At the request of The Hachette Book Group, an ARC TPB was sent, at no cost to me, for my honest opinion.
Desperate and facing homelessness, Meredith receives a call from her old best friend, Constance Flute. Connie’s had recent worries of her own, and the two depart for a summer on Nantucket in an attempt to heal. But the island can’t offer complete escape, and they’re plagued by new and old troubles alike. When Connie’s brother Toby – Meredith’s high school boyfriend – arrives, Meredith must reconcile the differences between the life she is leading and the life she could have had.
Set against the backdrop of a Nantucket summer, Elin Hilderbrand delivers a suspenseful story of the power of friendship, the pull of love, and the beauty of forgiveness.
My Thoughts and Opinion: I would like to first start with 2 caveats. This was the first book I had read by this author. After posting that it was my current read, I received mixed comments about her previous books, so quite honestly, was a bit skeptical. The second, in fairness to the author, was the length of time it took me to read the book. It had nothing to do with the writing style, it holding my interest, the characters and/or the story line. Matter of fact, quite the opposite. I really enjoyed all of the above. It was because at the present time, I am also caught up in a televised trial that has taken away from my reading time.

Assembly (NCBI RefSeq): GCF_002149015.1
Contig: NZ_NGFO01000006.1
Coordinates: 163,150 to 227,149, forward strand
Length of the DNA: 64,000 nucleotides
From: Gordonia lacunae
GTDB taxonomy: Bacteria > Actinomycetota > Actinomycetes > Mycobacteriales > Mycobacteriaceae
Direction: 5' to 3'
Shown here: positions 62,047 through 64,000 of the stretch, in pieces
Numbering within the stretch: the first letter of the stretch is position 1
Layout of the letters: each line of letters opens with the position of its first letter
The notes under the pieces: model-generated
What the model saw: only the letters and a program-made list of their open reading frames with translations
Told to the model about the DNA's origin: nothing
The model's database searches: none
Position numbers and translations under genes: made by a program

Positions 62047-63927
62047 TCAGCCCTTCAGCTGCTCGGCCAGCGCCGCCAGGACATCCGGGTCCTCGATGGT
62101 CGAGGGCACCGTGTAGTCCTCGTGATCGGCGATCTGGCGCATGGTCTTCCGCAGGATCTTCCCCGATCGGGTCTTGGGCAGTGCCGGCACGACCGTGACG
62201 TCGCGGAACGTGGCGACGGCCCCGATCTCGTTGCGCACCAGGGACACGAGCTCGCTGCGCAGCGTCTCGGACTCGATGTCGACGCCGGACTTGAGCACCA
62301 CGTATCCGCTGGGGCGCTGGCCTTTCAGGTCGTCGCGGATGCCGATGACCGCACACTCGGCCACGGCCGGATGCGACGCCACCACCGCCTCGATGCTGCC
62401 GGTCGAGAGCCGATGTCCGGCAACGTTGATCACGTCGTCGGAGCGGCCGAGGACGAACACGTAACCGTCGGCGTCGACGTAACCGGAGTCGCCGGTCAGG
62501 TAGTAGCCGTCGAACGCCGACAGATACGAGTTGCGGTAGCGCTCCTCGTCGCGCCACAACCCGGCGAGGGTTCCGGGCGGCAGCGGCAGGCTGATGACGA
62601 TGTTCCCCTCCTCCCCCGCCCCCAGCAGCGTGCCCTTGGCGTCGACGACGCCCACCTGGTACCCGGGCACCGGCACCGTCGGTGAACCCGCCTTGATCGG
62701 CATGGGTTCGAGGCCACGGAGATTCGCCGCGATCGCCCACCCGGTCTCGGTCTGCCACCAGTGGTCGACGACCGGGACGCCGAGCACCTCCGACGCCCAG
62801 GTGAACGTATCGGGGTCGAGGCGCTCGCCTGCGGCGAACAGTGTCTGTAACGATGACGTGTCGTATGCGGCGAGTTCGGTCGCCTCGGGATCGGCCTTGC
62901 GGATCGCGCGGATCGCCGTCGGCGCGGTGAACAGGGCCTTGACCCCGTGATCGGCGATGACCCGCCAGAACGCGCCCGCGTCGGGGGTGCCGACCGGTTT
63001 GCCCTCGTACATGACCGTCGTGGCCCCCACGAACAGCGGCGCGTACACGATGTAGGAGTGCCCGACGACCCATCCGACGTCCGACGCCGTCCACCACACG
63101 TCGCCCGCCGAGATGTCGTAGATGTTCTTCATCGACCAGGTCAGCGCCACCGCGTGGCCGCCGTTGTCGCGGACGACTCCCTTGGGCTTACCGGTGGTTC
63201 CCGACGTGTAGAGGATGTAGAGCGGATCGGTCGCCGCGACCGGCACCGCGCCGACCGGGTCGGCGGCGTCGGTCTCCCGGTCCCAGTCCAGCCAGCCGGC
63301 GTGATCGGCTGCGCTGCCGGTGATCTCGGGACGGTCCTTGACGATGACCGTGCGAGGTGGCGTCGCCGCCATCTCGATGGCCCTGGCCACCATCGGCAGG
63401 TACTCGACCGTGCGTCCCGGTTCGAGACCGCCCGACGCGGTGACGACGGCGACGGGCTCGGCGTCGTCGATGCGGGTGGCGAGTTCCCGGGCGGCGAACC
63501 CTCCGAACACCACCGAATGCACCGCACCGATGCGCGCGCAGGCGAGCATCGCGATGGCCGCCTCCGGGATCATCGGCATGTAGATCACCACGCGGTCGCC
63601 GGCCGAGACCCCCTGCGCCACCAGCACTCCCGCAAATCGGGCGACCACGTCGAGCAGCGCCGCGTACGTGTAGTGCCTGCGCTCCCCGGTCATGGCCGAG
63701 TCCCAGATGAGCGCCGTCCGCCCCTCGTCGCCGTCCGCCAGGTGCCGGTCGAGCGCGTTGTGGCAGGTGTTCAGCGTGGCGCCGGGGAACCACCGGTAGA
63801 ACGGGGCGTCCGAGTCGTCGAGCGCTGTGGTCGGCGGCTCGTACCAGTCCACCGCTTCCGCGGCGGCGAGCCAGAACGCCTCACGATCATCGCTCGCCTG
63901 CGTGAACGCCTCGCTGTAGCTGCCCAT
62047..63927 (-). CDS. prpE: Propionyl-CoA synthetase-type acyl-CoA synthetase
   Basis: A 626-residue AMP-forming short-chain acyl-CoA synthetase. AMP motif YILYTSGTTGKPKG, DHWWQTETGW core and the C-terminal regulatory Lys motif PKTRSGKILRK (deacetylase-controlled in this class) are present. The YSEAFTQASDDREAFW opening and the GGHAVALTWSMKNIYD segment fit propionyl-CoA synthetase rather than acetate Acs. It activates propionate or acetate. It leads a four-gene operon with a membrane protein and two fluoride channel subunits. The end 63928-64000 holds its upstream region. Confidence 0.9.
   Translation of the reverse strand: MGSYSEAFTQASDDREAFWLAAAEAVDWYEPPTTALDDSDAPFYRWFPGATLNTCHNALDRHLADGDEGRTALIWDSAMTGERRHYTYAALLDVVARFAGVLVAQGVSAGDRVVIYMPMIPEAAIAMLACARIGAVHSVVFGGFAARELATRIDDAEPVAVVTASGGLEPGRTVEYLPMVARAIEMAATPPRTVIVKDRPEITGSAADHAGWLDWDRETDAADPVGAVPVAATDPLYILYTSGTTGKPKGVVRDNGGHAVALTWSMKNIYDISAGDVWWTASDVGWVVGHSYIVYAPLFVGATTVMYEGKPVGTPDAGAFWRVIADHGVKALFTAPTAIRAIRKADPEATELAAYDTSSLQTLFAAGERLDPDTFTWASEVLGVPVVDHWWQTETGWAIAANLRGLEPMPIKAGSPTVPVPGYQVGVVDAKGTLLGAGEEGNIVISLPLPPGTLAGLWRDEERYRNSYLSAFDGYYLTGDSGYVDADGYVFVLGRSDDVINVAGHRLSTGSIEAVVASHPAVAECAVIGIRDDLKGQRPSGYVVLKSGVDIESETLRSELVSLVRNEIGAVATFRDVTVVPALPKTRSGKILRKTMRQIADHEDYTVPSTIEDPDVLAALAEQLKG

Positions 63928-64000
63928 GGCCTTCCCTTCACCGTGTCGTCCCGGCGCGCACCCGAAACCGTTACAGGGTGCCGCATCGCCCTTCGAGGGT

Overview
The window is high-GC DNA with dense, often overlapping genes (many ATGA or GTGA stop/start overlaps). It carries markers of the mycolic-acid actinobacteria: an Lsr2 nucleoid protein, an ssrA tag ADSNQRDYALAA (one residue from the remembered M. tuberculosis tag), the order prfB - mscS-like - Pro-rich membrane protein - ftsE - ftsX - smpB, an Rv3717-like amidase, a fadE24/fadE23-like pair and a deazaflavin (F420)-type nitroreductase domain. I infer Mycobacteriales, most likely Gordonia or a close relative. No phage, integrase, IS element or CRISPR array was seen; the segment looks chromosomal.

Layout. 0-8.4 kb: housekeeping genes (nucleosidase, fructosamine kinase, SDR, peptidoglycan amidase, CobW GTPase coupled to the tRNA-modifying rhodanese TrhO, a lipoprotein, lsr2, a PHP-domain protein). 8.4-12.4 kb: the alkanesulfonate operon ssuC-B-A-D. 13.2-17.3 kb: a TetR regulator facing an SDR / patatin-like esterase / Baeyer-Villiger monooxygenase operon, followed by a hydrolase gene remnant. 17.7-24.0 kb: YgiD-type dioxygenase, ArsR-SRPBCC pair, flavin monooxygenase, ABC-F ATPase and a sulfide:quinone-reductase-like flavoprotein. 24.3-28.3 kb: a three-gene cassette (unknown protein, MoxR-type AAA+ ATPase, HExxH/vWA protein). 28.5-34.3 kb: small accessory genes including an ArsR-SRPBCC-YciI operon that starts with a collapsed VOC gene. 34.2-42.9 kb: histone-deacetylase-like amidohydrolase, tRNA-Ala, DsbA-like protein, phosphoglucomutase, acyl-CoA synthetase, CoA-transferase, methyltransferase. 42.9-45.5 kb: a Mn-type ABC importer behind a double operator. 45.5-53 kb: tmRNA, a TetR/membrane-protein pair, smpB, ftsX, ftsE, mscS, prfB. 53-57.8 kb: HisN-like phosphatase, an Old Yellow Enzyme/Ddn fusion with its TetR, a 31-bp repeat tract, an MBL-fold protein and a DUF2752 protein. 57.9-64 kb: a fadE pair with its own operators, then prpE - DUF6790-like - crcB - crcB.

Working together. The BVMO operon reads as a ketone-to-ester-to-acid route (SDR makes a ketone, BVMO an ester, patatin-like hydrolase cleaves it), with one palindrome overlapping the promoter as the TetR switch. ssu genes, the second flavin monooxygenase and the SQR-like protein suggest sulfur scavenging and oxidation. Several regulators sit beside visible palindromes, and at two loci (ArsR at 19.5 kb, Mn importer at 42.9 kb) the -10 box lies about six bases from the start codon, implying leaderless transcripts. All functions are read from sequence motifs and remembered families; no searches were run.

As far as the novel, it is the type of read where you become part of the story. I felt that the author brought the characters to life, whereas I could feel their emotions. I enjoyed the dynamics of the relationships between the characters, including their flaws. At times, I wanted to comfort them and at times, reprimand them. The story covered a 40 year friendship and at certain times of reflection, would alternate between the present with memories of past. The setting of Nantucket was vivid. A moving novel of friendship, love, pain, forgiveness, loss, desperation, life and hope. My favorite quote in the book, which I feel is so true, was on page 313, “God, human beings were resilient, Connie thought. They were resilient!” A perfect summer read!!